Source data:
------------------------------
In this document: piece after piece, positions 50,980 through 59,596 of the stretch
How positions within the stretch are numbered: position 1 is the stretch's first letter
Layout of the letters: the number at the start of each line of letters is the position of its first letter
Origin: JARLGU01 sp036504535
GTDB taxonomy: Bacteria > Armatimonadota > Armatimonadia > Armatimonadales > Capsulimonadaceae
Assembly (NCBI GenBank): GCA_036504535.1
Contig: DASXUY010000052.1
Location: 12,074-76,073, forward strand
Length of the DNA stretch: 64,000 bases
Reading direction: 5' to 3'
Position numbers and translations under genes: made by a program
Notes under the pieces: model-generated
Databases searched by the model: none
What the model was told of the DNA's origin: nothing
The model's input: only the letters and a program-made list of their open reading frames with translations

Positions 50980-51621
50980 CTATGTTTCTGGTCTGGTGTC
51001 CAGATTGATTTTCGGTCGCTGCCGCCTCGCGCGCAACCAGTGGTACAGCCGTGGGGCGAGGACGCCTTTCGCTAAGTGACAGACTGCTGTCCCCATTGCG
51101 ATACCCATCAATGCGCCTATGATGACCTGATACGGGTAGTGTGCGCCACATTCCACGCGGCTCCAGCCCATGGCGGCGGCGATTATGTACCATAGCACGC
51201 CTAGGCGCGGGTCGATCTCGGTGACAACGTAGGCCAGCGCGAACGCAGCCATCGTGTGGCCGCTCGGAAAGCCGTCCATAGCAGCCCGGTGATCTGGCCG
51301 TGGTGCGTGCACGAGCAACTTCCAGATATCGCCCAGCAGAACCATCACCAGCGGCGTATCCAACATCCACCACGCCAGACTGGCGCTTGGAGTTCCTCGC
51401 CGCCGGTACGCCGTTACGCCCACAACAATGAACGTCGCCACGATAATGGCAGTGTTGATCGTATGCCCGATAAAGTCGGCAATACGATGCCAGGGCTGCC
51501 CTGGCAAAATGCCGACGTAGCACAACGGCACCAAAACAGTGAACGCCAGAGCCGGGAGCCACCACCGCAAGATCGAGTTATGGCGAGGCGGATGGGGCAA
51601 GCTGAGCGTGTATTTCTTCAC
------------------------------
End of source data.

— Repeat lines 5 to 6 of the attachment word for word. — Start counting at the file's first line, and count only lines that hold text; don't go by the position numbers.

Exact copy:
GTDB taxonomy: Bacteria > Armatimonadota > Armatimonadia > Armatimonadales > Capsulimonadaceae
Assembly (NCBI GenBank): GCA_036504535.1